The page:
One of the bits of information I took out of my VMware vSphere: Manage and Design for Security course was setting up vMA for Remote logging of the syslog files from your virtual centre server and ESX hosts. I have played with vMA bit before but over the past week I’ve made a concerted effort to try better my skills as it is something i really need to strengthen before the next realise of vSphere which has no ESX included and therefore I need to know how to do my daily role through vMA and PowerCLI (everyone recommended I learn both as each has it’s pro’s and con’s).
I’m not going to get too in-depth with the process as some top bloggers have already done such a great job of it I would only be re-covering what they have already said. If you haven’t used vMA before then I would recommend a document created by William Lam of virtuallyghetto.com fame all about Getting Started with the vMA and there is even a VMware KB TV video all about vMA here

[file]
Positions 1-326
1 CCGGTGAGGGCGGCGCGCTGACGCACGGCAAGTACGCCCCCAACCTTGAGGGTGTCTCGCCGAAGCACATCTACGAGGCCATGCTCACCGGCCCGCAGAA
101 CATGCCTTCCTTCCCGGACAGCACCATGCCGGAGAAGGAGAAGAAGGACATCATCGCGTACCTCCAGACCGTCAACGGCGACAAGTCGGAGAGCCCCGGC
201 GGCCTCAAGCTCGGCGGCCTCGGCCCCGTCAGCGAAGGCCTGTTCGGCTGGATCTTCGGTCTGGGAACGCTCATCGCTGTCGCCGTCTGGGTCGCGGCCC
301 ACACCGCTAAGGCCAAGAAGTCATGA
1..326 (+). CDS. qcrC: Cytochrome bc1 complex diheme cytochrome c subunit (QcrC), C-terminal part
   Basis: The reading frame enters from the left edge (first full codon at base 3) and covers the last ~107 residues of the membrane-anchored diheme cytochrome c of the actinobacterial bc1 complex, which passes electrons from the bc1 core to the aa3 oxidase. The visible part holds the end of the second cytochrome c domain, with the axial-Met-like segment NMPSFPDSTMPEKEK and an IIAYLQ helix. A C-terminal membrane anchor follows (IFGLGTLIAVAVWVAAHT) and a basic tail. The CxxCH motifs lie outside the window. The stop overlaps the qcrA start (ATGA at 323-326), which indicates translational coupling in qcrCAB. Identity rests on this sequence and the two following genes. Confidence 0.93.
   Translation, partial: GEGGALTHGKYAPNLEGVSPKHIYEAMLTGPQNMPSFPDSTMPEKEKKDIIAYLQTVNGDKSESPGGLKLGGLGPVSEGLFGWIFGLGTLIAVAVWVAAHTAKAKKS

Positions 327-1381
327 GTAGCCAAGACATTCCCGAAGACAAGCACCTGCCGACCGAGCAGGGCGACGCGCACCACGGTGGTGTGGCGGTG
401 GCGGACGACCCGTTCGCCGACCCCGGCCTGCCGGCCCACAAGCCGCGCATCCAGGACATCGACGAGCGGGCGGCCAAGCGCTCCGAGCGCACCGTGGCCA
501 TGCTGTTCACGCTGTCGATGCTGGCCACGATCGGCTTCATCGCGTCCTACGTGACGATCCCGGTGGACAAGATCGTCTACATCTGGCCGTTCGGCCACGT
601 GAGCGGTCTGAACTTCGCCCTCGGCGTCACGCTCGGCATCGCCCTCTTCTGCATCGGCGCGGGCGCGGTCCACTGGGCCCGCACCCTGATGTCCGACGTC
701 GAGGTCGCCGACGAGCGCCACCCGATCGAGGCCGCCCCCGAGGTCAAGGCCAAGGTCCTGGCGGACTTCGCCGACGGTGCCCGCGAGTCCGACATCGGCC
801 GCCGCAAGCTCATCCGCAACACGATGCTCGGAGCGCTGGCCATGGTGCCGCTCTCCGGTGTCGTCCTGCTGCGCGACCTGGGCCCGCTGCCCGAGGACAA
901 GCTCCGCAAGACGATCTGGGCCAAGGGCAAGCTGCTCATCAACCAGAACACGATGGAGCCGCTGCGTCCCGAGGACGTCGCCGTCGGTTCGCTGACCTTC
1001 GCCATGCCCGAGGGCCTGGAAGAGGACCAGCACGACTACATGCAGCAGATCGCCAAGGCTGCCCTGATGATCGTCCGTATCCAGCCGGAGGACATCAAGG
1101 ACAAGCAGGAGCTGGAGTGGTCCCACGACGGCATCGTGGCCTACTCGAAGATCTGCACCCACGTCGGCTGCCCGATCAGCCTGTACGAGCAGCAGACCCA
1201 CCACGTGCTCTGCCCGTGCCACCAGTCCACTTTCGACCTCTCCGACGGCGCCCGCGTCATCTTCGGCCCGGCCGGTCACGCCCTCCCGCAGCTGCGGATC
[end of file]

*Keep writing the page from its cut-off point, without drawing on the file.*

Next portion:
- To setup my vMA for remote logging I used my course lab notes but Simon Long has written a great posting covering pretty much everything that was in my course lab guide for setting up your vMA to retrieve your syslog files and store them in the VMA.
- Next I secured my credentials in vMA by following the knowledge base article here. This is something I learnt on the course and maybe it’s overkill as someone would have to take the VMDK files of my vMA and reverse-engineer the encryption algorithm and decrypt the passwords but it’s always good practice to try secure your passwords as best you can so I did it
- Having changed my keyboard layout from US to UK(EN) I noticed that due to this my vi-admin password wasn’t what i wanted it to be so after looking around and asking on twitter I was pointed to logging into my vMA using single-user mode and resetting my vi-admin password that way. I used this Red Hat FAQ to show me how to make this change.
- Next I configured my vMa for Active Directory Authentication as recommended and detailed in the vSphere Management Assistant Guide on page 14. Also William Lam did a great posting detailing in a bit more of a user friendly fashion.
Now my vMa is remote logging,secured and using Active Directory Authentication.